First-ever virtual ACM-W Grad Cohort hosted by IIT Gandhinagar concludes with many insightful discourses for women in computing


Gandhinagar: The third edition of the ACM India Grad Cohort, a pan-India virtual workshop for women in computing, hosted by the Indian Institute of Technology Gandhinagar (IITGN), was held from July 24 to 26, 2020. The workshop was co-organised by IITGN, ACM-W India Council (the Association for Computing Machinery’s India Council on Women in Computing), and the ACM India Council, and was supported by Google and TCS. The three-day online event received an overwhelming response as over 200 women graduate students from the field of computing registered for the workshop, and over one hundred participants attended each of the 16 sessions.

The workshop kickstarted with opening remarks by co-organisers of the event- Prof Neeldhara Misra, faculty in Computer Science & Engineering at IITGN and member of ACM-W; Dr Heena Timani, Chairperson of ACM-W, India and co-founder & director of a data-analytics startup; and Prof Nutan Limaye, faculty in Computer Science & Engineering at IIT Bombay and vice-chairperson of ACM-W.

The workshop was outlined with interesting interactive sessions with experienced women researchers from the field of Computer Science & Engineering from across the world with an aim to help Indian women graduate students in the field of computing deal with various situations through their graduate years and beyond.

The first keynote lecture of this workshop was delivered by Dr Sunita Sarawagi, Professor of Computer Science & Engineering, IIT Bombay, on July 24, 2020, on the topic “Machine Learning Models: From Birth to Serving the Real-World”. Dr Sawawagi is also a recipient of the Infosys Prize 2019 in Engineering and Computer Science for her pioneering work in developing information extraction techniques for unstructured data.

Explaining the journey and popularity of machine learning models, Dr Sawawagi said, “Machine Learning has grown into one of the most popular fields of not just computer science but possibly the whole of science-related domains. There are thousands of real-world uses of Machine Learning models, depending on the type of inputs they receive. With the availability of a large amount of labelled data for training, gradual advancement in hardware, and optimisation of algorithm coupled with a few engineering tricks, machine learning achieved record-breaking accuracy that can even surpass the human capacity. This gave it a lot of prominence in many tasks such as object and speech recognition, translation, and so on. Machine Learning models have high memorising power and hence, offer great performance.”

She also talked about some of the challenges that need to be addressed, such as domain the adaptation problem, which can be solved with fine-tuning and retraining the model. Dr Sarawagi concluded her talk with the message that although a lot of work has been done in Machine Learning, a lot more still needs to be done, and hence it continues to be an exciting direction for further research in computing.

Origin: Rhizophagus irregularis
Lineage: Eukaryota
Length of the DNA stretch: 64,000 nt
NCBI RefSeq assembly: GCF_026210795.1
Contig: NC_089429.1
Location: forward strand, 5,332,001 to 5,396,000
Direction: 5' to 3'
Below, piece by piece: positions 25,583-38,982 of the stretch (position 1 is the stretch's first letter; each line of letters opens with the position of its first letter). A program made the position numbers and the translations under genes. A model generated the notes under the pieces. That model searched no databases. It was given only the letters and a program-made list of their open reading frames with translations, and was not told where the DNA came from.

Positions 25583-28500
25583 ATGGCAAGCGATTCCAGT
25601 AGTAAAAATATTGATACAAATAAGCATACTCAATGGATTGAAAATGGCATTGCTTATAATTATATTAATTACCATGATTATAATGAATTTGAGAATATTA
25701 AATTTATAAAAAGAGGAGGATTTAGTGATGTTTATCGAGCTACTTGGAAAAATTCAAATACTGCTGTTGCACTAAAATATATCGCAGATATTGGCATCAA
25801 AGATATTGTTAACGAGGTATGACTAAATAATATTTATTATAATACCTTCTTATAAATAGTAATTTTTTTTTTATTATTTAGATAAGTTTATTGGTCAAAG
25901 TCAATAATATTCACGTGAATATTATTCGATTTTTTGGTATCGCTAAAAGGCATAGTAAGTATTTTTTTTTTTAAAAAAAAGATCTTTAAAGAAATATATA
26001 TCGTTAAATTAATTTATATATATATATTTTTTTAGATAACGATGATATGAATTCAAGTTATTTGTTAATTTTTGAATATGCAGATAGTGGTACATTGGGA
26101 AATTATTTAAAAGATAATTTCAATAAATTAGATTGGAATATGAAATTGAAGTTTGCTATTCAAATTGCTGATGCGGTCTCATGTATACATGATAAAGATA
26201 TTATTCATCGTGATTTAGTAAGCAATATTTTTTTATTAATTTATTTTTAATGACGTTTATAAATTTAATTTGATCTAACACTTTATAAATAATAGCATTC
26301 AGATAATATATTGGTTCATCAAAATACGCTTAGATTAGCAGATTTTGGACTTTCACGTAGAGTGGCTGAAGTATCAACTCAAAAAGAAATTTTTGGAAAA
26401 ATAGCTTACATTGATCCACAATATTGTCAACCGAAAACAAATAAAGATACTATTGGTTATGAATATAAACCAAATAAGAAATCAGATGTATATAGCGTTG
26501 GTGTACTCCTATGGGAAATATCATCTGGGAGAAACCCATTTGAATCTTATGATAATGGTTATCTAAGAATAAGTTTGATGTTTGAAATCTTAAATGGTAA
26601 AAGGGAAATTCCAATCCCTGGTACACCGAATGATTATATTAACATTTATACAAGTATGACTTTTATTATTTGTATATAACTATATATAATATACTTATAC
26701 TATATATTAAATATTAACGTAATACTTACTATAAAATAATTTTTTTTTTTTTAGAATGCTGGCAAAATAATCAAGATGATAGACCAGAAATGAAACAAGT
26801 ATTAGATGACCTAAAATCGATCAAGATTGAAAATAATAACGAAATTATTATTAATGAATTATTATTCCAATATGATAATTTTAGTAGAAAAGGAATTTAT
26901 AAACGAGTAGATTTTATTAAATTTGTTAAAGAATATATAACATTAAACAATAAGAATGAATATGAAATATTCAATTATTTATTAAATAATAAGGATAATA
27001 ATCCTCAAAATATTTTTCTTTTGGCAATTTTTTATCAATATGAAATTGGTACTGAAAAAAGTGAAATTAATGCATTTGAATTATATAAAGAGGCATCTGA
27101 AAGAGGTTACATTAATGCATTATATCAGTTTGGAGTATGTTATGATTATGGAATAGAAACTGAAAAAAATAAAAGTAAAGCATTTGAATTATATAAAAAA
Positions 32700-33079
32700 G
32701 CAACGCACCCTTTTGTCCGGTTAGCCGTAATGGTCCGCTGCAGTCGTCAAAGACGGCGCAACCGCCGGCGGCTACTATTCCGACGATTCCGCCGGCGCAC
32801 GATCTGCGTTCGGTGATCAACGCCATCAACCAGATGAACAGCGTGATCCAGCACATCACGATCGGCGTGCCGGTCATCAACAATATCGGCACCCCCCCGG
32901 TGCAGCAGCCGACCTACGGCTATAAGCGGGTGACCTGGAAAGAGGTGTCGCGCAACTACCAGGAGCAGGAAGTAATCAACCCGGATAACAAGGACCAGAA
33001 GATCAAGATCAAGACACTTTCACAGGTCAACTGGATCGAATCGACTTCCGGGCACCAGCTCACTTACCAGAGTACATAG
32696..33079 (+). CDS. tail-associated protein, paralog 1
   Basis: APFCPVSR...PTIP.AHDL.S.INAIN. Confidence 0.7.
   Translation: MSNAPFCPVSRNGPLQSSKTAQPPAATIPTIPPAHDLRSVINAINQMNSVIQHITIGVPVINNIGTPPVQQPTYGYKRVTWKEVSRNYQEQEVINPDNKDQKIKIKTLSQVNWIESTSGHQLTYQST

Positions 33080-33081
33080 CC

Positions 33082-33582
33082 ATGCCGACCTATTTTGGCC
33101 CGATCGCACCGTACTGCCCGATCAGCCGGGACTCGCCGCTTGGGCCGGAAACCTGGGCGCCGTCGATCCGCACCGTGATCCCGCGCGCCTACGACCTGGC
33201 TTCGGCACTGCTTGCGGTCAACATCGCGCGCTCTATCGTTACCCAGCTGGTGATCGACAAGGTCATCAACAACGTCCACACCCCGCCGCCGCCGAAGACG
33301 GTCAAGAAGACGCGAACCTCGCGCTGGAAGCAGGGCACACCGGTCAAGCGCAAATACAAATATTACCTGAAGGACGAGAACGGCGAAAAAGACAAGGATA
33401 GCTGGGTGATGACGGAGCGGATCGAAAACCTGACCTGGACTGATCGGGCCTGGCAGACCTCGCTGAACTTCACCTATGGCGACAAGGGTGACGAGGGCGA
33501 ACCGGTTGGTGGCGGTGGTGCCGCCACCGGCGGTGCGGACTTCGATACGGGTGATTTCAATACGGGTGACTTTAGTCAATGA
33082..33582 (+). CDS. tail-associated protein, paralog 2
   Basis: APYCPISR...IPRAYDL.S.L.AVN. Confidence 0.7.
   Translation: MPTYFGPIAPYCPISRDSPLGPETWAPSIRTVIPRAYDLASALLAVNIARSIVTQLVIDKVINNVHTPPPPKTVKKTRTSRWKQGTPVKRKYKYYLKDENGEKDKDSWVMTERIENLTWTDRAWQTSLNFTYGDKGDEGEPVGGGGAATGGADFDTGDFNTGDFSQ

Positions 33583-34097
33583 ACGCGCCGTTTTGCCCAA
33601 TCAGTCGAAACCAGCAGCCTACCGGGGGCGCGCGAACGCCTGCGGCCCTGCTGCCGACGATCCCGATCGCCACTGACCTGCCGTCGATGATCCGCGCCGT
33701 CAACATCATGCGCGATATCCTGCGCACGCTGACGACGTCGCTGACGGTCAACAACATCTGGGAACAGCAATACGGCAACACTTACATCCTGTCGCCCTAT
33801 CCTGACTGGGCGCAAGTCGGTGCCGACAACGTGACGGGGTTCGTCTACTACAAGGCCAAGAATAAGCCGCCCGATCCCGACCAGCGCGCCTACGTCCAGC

The second keynote talk was delivered by Dr Meena Mahajan, Professor of Computer Science & Engineering, IMSc, Chennai, on July 25, 2020. She spoke on “My Enchantment with Computational Complexity”. Dr Mahajan’s works on Matching Theory and Proof Complexity have been very influential.

During her talk, she shared her interesting experiences from her professional life and the influence of recreational mathematics and puzzle-solving on her research work. Explaining her topics of interest, she said, “Computational complexity is all about understanding how much resource is needed to solve a particular problem. The resource can be anything — time, space, number of steps taken by a computer program to give the result or solve a problem. It is concerned with proving facts about objects that are unknown to us by using techniques like logical reasoning and arguments.” She also talked about two sub-areas of computational complexity she has worked on – circuit complexity and proof complexity.

Concluding her talk, she said, “Every unknown (lower bound) in complexity theory is a puzzle yet to be solved. Finding solutions is a highly creative activity, and there is a place for everyone to work in this field.”

There were a total 16 presentations and interactive sessions by different women experts over the course of three days, with opportunities for the participants to engage in one-on-one networking/discussion with senior researchers, both from industry and academia, to simulate the ambiance of a real conference during the breaks. They guided the students in various aspects of their graduate careers, such as finding a research topic, honing their reading and writing skills, achieving work-life balance, opportunities beyond graduate school and much more.

Most discussions in the event were calibrated to be relevant in the context of the global pandemic. The two panel discussions were on the topics of “Work-Life Balance and Working from Home” and “Dealing with Uncertainty & Other Challenges during Graduate School”.

The event also featured a film screening and three contests (including a social media contest, a logo contest, and a computer art contest). Results will be announced on the event website around mid-August.